• 02. Default View – with domains
      This view will have the most optimized setup with various customizations according to your needs with the addition of seing the domains in the pageviews. I recommend creating a filter that will show the full domain inside of Google Analytics under the “page” data instead of the default setup which only shows everything after the top-level domain. This will make it easier to ensure that you can see which domain people were visiting.
    • 03. Default View – English
      Just like the combined default view, this will be the most optimized setup with all customizations, but will only cover the English version of website. Recommended to include the domain filter here.
    • 04. Default View – Spanish
      Like the previous view, only for the Spanish website. Recommended to include the domain filter here.
    • 97. Test View – English Optional
      If you’d like to specifically test things for your English view, you might want to set up a test view for that version only. Generally, the main test view should be able to enough. Recommended to include the domain filter here.
    • 98. Test View – SpanishOptional
      The same as the English one, only for the Spanish version. Again, this is optional. Recommended to include the domain filter here.
    • 99. Test View
      This view can be used to test any customizations before you move them to the Default view. You can make changes without worrying that you’ll mess up your Default view or your Backup view. Recommended to include the domain filter here.

With this structure, you will be able to combine the data easily, but you will not be able to connect a separate Google Search Console account. This may limit certain features, but if your website has the same structure and content across domains, this might be the best option for you, even with that capability being missing.

Multiple Languages – Different Subdomain

This option is the same as “Multiple Languages – Multiple Domains Option 2”. The filter that shows the domain name also shows the subdomain (if any) in the page data. The only thing that would change is the naming system of the views.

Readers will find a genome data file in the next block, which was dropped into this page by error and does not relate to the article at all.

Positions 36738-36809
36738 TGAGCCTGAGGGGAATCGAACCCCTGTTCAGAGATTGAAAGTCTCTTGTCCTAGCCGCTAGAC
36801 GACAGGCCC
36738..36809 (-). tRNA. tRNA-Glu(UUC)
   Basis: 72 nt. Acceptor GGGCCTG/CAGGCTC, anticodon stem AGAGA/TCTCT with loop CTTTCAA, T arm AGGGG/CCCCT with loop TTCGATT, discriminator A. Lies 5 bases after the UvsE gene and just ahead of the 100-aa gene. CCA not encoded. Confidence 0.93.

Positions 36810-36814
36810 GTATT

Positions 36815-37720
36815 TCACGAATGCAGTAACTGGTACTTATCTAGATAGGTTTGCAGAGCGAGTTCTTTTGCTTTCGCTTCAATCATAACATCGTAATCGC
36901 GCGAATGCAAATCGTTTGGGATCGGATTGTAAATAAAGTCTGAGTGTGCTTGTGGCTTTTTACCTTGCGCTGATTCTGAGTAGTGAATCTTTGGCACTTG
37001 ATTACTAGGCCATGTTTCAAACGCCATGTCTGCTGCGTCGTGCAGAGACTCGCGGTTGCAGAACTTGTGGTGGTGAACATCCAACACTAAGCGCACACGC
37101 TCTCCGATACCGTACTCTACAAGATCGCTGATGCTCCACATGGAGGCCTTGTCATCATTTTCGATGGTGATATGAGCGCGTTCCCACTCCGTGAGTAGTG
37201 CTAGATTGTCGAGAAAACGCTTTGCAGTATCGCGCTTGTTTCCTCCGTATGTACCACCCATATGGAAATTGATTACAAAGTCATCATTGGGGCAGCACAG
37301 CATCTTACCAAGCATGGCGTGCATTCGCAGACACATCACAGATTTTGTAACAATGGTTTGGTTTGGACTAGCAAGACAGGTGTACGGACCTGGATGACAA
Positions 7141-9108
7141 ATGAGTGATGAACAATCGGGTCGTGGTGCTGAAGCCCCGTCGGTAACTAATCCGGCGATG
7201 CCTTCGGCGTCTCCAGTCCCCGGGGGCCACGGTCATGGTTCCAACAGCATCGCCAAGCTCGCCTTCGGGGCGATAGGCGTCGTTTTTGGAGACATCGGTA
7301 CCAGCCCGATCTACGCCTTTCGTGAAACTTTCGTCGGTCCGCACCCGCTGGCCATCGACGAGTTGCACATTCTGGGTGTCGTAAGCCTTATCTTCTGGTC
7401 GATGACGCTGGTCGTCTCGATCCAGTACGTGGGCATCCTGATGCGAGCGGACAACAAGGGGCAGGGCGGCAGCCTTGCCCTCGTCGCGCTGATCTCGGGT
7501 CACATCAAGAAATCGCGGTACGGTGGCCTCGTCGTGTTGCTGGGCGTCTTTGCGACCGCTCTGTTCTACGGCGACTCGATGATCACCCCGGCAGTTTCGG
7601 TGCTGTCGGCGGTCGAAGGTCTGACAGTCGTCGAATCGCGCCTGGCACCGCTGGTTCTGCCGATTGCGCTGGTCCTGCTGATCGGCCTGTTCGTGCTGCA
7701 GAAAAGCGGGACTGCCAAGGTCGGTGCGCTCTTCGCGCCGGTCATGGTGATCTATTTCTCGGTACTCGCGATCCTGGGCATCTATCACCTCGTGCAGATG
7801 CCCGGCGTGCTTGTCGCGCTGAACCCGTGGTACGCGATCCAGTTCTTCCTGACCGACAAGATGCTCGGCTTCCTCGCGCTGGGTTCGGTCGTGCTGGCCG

Example scenario: Your website has multiple language versions on different subdomains (en.example.com for English, it.example.com for Italian, etc.).

  • Accounts
    • Main account
  • Properties
    • Main property
  • Views for each property
    • 00. Backup View
      This view will have no customizations and will serve as your backup.
    • 01. Default View (without subdomains)
      This view will have the most optimized setup with various customizations according to your needs.
    • 02. Default View (with subdomains)
      This view will have the most optimized setup with various customizations according to your needs with the addition of seing the subdomains in the pageviews.
    • 03. Default View – English (en.example.com)
      Just like the combined default view, this will be the most optimized setup with all customizations, but will only cover the English version of website. Recommended to include the domain filter here.
    • 04. Default View – Italian (it.example.com)
      Like the previous view, only for the Italian website. Recommended to include the domain filter here.
    • 97. Test View – English (en.example.com) Optional
      If you’d like to specifically test things for your English view, you might want to set up a test view for that version only. Generally, the main test view should be able to enough. Recommended to include the domain filter here.
    • 98. Test View – Italian (it.example.com)Optional
      The same as the English one, only for the Italian version. Again, this is optional. Recommended to include the domain filter here.
    • 99. Test View
      This view can be used to test any customizations before you move them to the Default view. You can make changes without worrying that you’ll mess up your Default view or your Backup view. Recommended to include the domain filter here.

Various Combinations

If your organization requires it, you can mix and match all of the Google Analytics structured mentioned here. This is by far not the most exhaustive list of ways to structure your account, but I’ve found that it pretty much covers most websites out there. If nothing else, it’s a good start for you if you’re just setting up your account and you’re unsure of how to structure them, or you’re just learning why and how to use the different structures.

I want to point out that I was using language as a logical way to separate websites, but there may be many different reasons why your website uses subfolders (example.com/en), subdomains (en.example.com), and domains (example.de) to separate the content, but the recommended examples above are applicable, no matter the reason.

Have a structure that I’ve not covered or have a better way of organizing Google Analytics? Let me know!